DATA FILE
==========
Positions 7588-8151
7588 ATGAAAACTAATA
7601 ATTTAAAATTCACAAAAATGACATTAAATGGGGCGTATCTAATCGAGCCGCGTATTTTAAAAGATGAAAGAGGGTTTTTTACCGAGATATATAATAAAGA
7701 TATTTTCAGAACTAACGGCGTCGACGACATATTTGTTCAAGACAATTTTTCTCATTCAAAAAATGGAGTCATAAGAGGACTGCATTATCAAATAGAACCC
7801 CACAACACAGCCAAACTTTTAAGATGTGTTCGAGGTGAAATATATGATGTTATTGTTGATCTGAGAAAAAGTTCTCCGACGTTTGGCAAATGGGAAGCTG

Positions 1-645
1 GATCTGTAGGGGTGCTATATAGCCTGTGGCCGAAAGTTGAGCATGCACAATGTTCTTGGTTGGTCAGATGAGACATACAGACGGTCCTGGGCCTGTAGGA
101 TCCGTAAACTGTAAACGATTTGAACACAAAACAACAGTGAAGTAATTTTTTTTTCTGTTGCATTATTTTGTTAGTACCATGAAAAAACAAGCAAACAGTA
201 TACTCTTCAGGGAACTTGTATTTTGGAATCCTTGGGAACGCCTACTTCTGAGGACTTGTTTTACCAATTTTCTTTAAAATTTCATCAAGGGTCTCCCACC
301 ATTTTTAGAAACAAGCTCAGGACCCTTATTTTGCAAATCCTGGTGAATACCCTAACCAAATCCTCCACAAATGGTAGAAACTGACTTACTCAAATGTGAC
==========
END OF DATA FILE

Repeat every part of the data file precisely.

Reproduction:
Positions 7588-8151
7588 ATGAAAACTAATA
7601 ATTTAAAATTCACAAAAATGACATTAAATGGGGCGTATCTAATCGAGCCGCGTATTTTAAAAGATGAAAGAGGGTTTTTTACCGAGATATATAATAAAGA
7701 TATTTTCAGAACTAACGGCGTCGACGACATATTTGTTCAAGACAATTTTTCTCATTCAAAAAATGGAGTCATAAGAGGACTGCATTATCAAATAGAACCC
7801 CACAACACAGCCAAACTTTTAAGATGTGTTCGAGGTGAAATATATGATGTTATTGTTGATCTGAGAAAAAGTTCTCCGACGTTTGGCAAATGGGAAGCTG

Positions 1-645
1 GATCTGTAGGGGTGCTATATAGCCTGTGGCCGAAAGTTGAGCATGCACAATGTTCTTGGTTGGTCAGATGAGACATACAGACGGTCCTGGGCCTGTAGGA
101 TCCGTAAACTGTAAACGATTTGAACACAAAACAACAGTGAAGTAATTTTTTTTTCTGTTGCATTATTTTGTTAGTACCATGAAAAAACAAGCAAACAGTA
201 TACTCTTCAGGGAACTTGTATTTTGGAATCCTTGGGAACGCCTACTTCTGAGGACTTGTTTTACCAATTTTCTTTAAAATTTCATCAAGGGTCTCCCACC
301 ATTTTTAGAAACAAGCTCAGGACCCTTATTTTGCAAATCCTGGTGAATACCCTAACCAAATCCTCCACAAATGGTAGAAACTGACTTACTCAAATGTGAC